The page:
You expect the drink you get from a soda fountain to contain tons of sugar (unless it's diet), artificial flavorings, carbonation and chemicals. What you don't expect is fecal matter. But perhaps you should.
According to a study published in the January issue of International Journal of Food Microbiology, nearly half of the 90 beverages from soda fountain machines in one area in Virginia tested positive for coliform bacteria -- which could indicate possible fecal contamination. Researchers also detected antibiotic-resistant microbes and E.coli in the soda samples.
"Certainly we come in contact with bacteria all the time," Renee Godard, lead author of the study and professor of biology and environmental studies at Hollins University in Virginia. "It's simply that some bacteria may potentially cause some disease or gastrointestinal distress. One thing we hesitate with is that people get afraid of bacteria. Many of them are benign or helpful, but certainly, I don't want E.coli in my beverage."
Researchers acquired 90 beverages of three types, (sugar soda, diet soda, water) from 30 fast food restaurants in a 22-mile area near Roanoke, in southern Virginia. They found that 48 percent of beverages obtained from soda fountains contained coliform bacteria, 11 percent contained E. coli (which are mostly harmless, but some can cause diarrhea, urinary tract infections, respiratory illness and pneumonia), and 17 percent had Chryseobacterium meningosepticum (which could sicken newborns or adults with weakened immune systems).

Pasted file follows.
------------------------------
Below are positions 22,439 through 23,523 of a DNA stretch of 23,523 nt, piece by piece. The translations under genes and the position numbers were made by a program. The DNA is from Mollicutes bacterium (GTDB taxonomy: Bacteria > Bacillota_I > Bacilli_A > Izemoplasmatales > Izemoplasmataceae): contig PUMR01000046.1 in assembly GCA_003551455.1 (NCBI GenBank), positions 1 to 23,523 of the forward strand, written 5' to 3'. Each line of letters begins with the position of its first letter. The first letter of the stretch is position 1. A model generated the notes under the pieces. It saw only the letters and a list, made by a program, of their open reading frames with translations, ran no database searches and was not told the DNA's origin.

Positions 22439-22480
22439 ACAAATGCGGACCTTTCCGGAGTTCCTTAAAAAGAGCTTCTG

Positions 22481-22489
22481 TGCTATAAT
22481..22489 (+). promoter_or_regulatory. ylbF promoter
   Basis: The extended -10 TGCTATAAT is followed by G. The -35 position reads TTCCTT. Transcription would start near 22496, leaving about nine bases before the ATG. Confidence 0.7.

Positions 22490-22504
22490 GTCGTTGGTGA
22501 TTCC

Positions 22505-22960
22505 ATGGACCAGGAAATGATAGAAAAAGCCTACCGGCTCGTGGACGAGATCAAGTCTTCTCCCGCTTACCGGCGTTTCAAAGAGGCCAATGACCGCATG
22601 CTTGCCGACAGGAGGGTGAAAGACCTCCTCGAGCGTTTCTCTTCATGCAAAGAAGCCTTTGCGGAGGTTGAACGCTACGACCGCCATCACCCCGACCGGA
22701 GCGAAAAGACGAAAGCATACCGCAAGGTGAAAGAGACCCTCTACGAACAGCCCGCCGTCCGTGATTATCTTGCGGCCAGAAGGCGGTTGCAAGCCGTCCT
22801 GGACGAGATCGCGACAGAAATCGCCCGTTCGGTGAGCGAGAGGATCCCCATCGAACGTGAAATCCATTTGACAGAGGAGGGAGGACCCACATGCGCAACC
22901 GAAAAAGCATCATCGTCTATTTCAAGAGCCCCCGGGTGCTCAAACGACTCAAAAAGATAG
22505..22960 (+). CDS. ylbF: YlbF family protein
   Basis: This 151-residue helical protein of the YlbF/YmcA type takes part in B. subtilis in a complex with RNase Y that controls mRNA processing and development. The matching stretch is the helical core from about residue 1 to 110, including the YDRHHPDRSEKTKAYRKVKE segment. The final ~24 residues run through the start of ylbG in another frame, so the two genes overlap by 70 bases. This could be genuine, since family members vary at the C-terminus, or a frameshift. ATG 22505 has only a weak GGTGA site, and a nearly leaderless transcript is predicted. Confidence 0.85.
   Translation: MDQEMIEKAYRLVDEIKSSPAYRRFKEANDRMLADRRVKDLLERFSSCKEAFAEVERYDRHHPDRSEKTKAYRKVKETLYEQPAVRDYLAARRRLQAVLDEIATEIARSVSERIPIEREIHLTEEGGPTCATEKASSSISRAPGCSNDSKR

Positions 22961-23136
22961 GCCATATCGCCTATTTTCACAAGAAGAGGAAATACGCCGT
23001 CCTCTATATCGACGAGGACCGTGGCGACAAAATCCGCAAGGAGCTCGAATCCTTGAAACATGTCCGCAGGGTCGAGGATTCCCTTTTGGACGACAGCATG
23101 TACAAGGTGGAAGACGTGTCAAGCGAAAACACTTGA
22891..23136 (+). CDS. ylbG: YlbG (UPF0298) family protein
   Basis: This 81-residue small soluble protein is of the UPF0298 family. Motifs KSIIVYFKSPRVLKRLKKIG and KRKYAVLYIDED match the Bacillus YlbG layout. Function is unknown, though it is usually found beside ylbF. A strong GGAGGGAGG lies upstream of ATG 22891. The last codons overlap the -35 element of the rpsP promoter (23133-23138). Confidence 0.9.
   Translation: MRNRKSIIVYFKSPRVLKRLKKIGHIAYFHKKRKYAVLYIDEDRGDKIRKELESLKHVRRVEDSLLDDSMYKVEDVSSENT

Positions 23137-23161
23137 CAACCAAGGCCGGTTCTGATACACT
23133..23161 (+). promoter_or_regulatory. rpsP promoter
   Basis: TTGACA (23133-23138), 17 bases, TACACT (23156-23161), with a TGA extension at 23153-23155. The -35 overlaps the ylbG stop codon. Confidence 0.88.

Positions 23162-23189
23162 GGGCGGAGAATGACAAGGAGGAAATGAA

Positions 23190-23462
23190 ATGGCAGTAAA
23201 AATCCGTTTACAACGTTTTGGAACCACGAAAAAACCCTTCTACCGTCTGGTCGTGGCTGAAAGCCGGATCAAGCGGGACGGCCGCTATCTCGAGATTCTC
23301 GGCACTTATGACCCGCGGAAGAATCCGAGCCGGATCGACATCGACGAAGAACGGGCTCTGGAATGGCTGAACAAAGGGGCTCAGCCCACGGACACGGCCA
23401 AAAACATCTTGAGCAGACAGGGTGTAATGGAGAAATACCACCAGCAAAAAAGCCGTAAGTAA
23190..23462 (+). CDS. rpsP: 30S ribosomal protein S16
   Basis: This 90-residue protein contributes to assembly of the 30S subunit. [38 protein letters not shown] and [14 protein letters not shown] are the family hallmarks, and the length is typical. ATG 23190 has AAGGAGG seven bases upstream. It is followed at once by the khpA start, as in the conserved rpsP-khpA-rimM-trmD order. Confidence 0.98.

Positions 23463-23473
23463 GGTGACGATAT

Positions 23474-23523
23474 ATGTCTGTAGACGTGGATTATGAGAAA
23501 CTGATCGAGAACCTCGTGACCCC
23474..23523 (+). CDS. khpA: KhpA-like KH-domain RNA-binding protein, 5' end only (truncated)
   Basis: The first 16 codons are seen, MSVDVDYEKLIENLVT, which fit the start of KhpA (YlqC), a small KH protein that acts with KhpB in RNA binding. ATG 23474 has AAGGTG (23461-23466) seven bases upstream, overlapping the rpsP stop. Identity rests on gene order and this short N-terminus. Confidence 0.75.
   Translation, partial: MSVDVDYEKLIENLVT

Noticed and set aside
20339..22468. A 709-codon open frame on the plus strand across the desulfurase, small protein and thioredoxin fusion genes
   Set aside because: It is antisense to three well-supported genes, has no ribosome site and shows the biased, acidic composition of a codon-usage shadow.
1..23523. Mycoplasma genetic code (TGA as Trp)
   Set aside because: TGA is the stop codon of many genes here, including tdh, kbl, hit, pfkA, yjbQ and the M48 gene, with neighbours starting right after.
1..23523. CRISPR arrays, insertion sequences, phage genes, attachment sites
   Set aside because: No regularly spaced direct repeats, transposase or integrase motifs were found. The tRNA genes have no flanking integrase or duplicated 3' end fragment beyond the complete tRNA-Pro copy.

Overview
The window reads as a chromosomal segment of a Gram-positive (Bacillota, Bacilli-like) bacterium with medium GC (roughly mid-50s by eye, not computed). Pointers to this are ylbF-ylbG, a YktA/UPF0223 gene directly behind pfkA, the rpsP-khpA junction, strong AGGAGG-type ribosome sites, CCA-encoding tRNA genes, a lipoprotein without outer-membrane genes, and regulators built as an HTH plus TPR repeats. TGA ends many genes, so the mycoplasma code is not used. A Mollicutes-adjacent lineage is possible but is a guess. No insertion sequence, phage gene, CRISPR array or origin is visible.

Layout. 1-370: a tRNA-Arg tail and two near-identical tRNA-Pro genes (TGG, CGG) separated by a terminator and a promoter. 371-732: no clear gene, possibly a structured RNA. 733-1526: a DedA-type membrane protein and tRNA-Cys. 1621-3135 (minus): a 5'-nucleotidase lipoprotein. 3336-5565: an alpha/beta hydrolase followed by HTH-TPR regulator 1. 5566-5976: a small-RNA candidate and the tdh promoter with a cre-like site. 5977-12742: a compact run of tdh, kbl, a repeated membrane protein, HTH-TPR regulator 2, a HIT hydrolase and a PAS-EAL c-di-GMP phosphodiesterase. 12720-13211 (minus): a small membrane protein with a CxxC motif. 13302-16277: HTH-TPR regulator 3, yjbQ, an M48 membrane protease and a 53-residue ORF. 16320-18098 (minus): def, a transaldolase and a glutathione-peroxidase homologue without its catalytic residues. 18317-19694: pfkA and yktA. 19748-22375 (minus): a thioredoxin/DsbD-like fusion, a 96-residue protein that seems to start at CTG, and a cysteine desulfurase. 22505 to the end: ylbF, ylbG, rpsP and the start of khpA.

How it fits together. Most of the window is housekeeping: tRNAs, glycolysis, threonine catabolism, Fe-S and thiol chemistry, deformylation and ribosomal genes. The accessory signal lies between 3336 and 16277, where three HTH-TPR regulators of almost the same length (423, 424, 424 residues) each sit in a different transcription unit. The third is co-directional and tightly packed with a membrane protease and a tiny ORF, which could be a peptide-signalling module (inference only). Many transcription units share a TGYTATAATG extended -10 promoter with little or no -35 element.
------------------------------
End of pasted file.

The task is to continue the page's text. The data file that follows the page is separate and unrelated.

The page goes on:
It's not clear how the bacteria got inside the beverage machines. "It could be from dispensing with a hand that wasn't clean or using wet rags to wipe down the machine," Godard said. "We haven't done the work to really identify those potential sources and how these bacteria get established."
The beverage industry is going to great lengths to say its product is safe.
Manitowoc Foodservice, one of the leading manufacturers of ice and beverage equipment, did not have the opportunity to review the study, but released this statement in response to questions from CNN:
"We emphasize in our product support material proper methods for and the importance of frequent, thorough cleaning and sanitizing of foodservice equipment. In food equipment as in any environment where microorganisms can occur naturally or be spread by contact, it is essential to follow proven steps for cleaning and sanitizing."
The National Restaurant Association, a business association for the restaurant industry, e-mailed this statement in response to the findings: "While the results of this study are disconcerting, we feel that it isn't representative of our industry and that our guests can safely enjoy beverages from dispensers and single-serve containers alike."
Meanwhile, the American Beverage Association made this statement:"Fountain beverages are safe. Consumers can rest assured that our industry's fountain beverages pose no public health risk."